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The Memory Hierarchy. Desired data carried to read/write port, access times in seconds. Most common: racks of tapes; newer devices: CD­ROM “juke boxes,” tape “silo's.” Capacities in terabytes. Typically magnetic disks, magneto­optical (erasable), CD­ROM.

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the memory hierarchy
The Memory Hierarchy

Desired data carried to read/write port,

access times in seconds.

Most common: racks of tapes; newer

devices: CD­ROM “juke boxes,” tape


Capacities in terabytes.

  • Typically magnetic disks, magneto­optical
  • (erasable), CD­ROM.
  • Access times in milliseconds, great
  • variability.
  • Unit of read/write = block or page,
  • typically 4Kb.
  • Capacities in gigabytes.

under a microsecond, random access, perhaps 512Mb

fastest, perhaps 1Mb

volatile vs non volatile
Volatile vs. Non-Volatile
  • A storage device is nonvolatile if it can retain its data after a power shutoff.
  • Issue is important because DBMS's
  • cannot allow data to be lost, ever.
  • Disks and tapes of all types are nonvolatile.
  • Main memory is typically volatile --- charge
  • drains out of simple memory circuits.



computer quantities
Computer Quantities


K Kilo

M Mega

G Giga

T Tera

P Peta

moore s law
Moore's Law
  • Gordon Moore observed many years ago that integrated circuits were improving in many ways, following an exponential curve that doubles about every 18 months.
  • Some of these parameters that follow "Moore's law" are:
    • The speed of processors, i.e., the number of instructions executed per second and the ratio of the speed to cost of a processor.
    • The cost of main memory per bit and the number of bits that can be put on one chip.
    • The cost of disk per bit and the capacity of the largest disks.
  • On the other hand, there are some other important parameters that do not follow Moore's law; they grow slowly if at all. Among these are
    • The speed of accessing data in main memory, or
    • The speed at which disks rotate.
  • Because they grow slowly, "latency" becomes progressively larger.
  • That is, the time to move data between levels of the memory hierarchy appears to take progressively longer compared with the time to compute.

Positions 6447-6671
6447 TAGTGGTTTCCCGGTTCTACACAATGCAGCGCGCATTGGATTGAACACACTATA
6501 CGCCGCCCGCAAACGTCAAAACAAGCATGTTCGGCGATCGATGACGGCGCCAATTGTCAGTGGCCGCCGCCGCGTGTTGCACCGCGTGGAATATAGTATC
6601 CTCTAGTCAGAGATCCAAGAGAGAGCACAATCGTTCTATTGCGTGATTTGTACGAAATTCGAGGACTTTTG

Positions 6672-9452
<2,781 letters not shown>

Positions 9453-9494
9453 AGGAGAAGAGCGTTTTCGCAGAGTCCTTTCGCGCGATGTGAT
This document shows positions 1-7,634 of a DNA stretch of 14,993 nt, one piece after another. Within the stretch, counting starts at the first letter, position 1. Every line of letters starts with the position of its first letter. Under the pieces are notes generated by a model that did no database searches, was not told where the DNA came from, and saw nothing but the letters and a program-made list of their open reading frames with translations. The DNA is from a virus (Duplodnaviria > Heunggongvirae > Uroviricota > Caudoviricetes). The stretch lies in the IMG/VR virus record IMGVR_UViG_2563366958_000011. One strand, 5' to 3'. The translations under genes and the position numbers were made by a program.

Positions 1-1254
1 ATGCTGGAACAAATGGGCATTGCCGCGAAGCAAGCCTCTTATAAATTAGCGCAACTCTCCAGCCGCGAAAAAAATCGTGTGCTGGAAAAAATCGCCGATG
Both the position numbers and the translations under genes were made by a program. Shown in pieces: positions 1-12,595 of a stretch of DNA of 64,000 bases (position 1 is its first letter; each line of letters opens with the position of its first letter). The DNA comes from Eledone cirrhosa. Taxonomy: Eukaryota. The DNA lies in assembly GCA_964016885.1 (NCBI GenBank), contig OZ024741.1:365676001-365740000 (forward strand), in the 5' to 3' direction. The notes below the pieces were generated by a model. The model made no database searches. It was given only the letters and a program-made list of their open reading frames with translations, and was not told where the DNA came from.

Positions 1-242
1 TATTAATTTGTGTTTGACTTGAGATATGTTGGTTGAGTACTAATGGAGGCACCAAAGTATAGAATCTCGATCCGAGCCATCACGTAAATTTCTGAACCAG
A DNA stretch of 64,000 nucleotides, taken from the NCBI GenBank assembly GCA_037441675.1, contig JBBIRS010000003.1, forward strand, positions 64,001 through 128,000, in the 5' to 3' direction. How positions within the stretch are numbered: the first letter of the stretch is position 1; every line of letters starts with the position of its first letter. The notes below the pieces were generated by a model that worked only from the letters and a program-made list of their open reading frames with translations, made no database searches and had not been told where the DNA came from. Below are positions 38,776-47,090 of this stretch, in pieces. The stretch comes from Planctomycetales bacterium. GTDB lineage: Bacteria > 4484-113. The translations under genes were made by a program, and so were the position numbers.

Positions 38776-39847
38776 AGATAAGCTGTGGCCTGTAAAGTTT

• Thus, in future years, we expect that main memory will appear much further away from the processor than cache, and data on disk will appear even further away from the processor.
use of secondary storage
Use of Secondary Storage
  • Common use is to store pages from the (virtual memory) address space of an application program.
    • 32­bit address space means 4Gb of data.
    • Enough for most purposes, but not for large DB.
    • Main­memory DB: specialized DBMS that operates in virtual memory.
  • File system. File = collection of blocks holding logically related data.
    • Common: file = big character string.
    • DB: file = relation or extent of a class; units of the file are records representing tuples or objects.

To motivate many of the ideas used in DBMS’es, we must examine the operation of disks in detail.

  • Platters with top and bottom surfaces rotate
  • around a spindle.
  • Diameters 1 inch to 4 feet.
  • 2--30 surfaces.
  • Rotation speed: 3600--7200 rpm.
  • One head per surface.
  • All heads move in and out in unison.
tracks and sectors
Tracks and sectors
  • Surfaces are covered with concentric tracks.
    • Tracks at a common radius = cylinder.
    • Important because all data of a cylinder can be read quickly, without moving the heads.
  • Typical magnetic disk: 16,000 cylinders
  • Tracks are divided into sectors by unmagnetized gaps (which are 10% of track).
    • Typical track: 512 sectors.
    • Typical sector: 4096 bytes.
  • Sector is unit of error correction/detection.
    • Parity­check bit chosen so number of 1's is even. Thus, single errors detectable.
    • A bad sector is “cancelled” by the disk controller, so it is never used.
  • Sectors are grouped into blocks.
    • Typical: one 16K block = 4 4096­byte sectors.
megatron 747 disk parameters
MEGATRON 747 Disk Parameters
  • There are 8 platters providing 16 surfaces.
  • There are 214, or 16,384 tracks per surface.
  • There are (on average) 27= 128 sectors per track.
  • There are 212=4096=4K bytes per sector.
  • Capacity = 16*214*27*212 = 237 = 128*230 = 128 GB
  • Suppose the tracks occupy the outer inch of the surfaces. The density of bits in the radial direction is thus 16,384 per inch, because that is the number of tracks.
  • The density of bits around the tracks is far greater.
    • Let us suppose at first that each track has the average number of sectors, 128. Suppose that the gaps occupy 10% of the tracks, so the 512K bytes per track (or 4M bits) occupy 90% of the track. The length of the outermost track is 3.5 or about 11 inches.
    • 90% of this distance, or about 9.9 inches, holds 4 megabits. Hence the density of bits in the occupied portion of the track is about 420,000 bits per inch.
disk controller
Disk Controller

1. Buffer data in and out of disk.

2. Schedule the disk heads.